What is Velocity?


by Josh Owens

Velocity is an officially sanctioned test runner framework for Meteor.js. It allows anyone to add a testing framework package that hooks into meteor, easily. Velocity handles things like setting up a separate instance of your app to run tests against, watching files and reactively rerunning tests on changes, and outputting the test results in a standard formatter so things like the velocity-html-reporter can work. The javascript community has a very vibrant set of testing utilities and the goal is to make it easier to drop those into a meteor app.

Where did Velocity come from?

Velocity came out of a joint online meeting focused on testing featuring Sam Hatoum, Arunoda Susiripala, Adrian Lanning, Michael Risse, Ry Walker, and Josh Owens. The meetup went extremely well, you can actually watch it on youtube. At the end of the meetup we started talking about how to work together making Meteor testing awesome. The host, Robert Dickert, decided he would be the organizer of our group and we started meeting weekly with the goal of building something to make testing easier. What followed was an amazing experience of people working together to make the testing landscape 100% different than what exists before this meetup happened. Things have changed so much that I ripped out old chapters of the Testing with Meteor.js book and replaced them with new chapters about frameworks that are velocity-compatible.

How does it work?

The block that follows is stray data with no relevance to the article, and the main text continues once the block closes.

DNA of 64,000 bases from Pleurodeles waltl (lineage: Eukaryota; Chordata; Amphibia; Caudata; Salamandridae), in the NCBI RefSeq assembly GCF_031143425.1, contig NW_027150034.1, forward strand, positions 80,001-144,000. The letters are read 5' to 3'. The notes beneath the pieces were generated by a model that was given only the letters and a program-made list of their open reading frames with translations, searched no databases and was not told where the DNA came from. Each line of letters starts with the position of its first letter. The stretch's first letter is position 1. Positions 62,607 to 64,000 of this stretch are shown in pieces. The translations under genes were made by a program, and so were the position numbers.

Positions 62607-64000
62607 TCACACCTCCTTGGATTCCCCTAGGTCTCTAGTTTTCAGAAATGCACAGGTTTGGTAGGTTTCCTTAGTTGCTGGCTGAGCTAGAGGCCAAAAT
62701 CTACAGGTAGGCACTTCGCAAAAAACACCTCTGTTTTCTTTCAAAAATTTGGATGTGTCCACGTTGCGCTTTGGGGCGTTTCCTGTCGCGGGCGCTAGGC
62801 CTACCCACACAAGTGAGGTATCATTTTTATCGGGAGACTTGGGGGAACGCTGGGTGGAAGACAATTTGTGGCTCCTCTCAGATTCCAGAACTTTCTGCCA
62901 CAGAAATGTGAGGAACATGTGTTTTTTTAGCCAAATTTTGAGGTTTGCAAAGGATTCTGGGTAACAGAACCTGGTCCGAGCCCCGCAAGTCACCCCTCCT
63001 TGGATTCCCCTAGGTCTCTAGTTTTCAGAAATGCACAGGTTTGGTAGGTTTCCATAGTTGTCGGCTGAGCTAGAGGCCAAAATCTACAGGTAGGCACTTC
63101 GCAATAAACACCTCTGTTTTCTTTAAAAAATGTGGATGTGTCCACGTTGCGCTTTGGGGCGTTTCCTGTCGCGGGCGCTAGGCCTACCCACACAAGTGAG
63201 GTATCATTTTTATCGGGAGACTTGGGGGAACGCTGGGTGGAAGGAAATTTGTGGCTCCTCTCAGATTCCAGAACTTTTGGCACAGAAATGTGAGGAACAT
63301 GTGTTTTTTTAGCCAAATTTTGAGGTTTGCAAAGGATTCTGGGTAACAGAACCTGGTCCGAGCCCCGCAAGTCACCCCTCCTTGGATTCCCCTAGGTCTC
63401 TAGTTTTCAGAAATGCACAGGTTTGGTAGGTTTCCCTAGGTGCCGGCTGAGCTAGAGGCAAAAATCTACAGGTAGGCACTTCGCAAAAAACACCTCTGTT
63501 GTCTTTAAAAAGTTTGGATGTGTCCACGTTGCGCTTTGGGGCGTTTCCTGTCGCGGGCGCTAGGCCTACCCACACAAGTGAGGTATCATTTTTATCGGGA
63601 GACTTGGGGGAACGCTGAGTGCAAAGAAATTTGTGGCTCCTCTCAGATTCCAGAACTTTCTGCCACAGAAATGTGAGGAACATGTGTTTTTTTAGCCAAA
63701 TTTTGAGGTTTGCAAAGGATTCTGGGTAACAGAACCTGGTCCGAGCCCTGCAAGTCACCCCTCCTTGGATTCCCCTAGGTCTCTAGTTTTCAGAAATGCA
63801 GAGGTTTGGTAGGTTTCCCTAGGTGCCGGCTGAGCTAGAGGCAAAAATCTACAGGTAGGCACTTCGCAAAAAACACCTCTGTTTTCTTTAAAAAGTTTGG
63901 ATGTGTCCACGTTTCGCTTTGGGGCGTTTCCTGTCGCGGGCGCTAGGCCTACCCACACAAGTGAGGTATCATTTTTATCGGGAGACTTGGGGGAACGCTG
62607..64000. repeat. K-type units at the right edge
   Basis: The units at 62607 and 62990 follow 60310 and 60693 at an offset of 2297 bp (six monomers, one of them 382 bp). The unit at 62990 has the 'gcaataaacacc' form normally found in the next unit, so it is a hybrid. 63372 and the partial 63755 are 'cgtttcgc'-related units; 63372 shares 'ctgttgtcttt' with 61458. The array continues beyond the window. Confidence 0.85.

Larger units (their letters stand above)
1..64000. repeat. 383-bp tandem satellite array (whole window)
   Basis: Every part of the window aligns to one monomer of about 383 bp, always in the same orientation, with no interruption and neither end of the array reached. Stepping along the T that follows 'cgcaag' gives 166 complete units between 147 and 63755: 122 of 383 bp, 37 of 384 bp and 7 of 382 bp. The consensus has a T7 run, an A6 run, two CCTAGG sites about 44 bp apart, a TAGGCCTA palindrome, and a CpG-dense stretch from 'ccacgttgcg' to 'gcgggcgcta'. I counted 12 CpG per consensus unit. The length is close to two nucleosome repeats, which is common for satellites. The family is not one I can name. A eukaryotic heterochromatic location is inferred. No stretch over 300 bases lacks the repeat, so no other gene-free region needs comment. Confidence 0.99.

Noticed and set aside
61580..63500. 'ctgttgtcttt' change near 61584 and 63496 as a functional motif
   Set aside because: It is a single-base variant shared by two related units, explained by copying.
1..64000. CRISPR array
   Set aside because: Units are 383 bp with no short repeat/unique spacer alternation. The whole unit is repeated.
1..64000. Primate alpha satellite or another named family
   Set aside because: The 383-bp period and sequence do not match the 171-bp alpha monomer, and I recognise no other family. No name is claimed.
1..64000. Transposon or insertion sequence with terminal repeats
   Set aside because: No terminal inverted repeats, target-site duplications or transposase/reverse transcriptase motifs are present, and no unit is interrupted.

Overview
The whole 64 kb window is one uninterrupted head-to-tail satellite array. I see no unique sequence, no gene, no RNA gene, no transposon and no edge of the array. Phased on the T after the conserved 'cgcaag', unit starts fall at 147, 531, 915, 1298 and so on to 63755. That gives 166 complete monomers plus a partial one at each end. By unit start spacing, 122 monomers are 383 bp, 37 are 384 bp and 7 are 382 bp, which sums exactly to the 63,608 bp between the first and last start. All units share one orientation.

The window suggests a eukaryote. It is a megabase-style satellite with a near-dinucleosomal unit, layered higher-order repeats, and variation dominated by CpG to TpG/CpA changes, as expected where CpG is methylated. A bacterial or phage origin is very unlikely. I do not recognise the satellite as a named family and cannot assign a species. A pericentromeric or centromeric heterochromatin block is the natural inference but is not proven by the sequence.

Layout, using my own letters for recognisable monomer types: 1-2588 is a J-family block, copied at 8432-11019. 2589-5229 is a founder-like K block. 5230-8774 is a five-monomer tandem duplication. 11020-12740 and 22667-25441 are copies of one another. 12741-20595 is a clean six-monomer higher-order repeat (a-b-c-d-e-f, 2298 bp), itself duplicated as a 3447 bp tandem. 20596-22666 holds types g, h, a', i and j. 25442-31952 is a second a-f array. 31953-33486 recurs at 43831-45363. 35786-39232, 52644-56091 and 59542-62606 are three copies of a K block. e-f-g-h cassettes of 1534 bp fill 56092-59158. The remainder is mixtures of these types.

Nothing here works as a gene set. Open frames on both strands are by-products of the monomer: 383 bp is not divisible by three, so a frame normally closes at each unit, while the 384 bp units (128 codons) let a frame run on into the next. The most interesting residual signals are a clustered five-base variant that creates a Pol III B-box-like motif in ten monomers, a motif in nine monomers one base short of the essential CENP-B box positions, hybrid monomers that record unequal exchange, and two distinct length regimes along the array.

Velocity is super simple to get started with. You actually pick the framework you want to work with and install that. For this post, let's give Jasmine-unit a try by type mrt add jasmine-unit in your app. You will also need to install a reporter as well, so mrt add velocity-html-report to get that going.

Let's start with an easy test for the leaderboard example:

(function () {
  "use strict";

  jasmine.DEFAULT_TIMEOUT_INTERVAL = jasmine.getEnv().defaultTimeoutInterval = 20000;

  describe("Template.leaderboard.players", function () {

    it("asks for the players to be primarily in descending score order, then in alphabetical order and returns as is", function () {
      var someLocalCollectionCursor = {};
      Players.find = function (selector, options) {
        expect(options.sort.score).toBe(-1);
        expect(options.sort.name).toBe(1);
        return someLocalCollectionCursor;
      };
      expect(Template.leaderboard.players()).toBe(someLocalCollectionCursor);
    });
  });
});

Since you are doing unit-testing, you need to mock out some of the calls being made inside the template. Jasmine works by grouping code into blocks, in this case we wrote a describe block and put the test inside of it. Each test is denoted by the it block of code.

The test starts off by setting up a blank javascript object as a stub for a cursor. Then we mock out the Players.find call and set up some expectations on the options being passed in, and finished up the mock by returning our stubbed cursor. Lastly, we set up an expectation that Template.leaderboard.players() should be equal to our stub cursor.

The velocity magic kicks in when we put this test into the tests folder in the root of the app and we name is leaderboard-jasmine-unit.js. Velocity recognizes that the jasmine-unit.js ending is a Jasmine unit test and will send our test to the jasmine unit framework to be run. The jasmine-unit framework will then use the test mirror of the leaderboard app and execute it's test suite and return the results back to velocity for reporting. Now you have the magic of a reactive test suite!

I want more!

I would encourage you guys to look in a few spots if you are interested in learning more about Velocity, testing, etc. First, download the velocity-example app which is building up a sample test suite for every velocity compatible framework. Second, check out the Testing with Meteor.js book I've been writing for the last two months. If you really want to dive in deep, you can also join the velocity core mailing list.

You can also watch the talk from the June Devshop:

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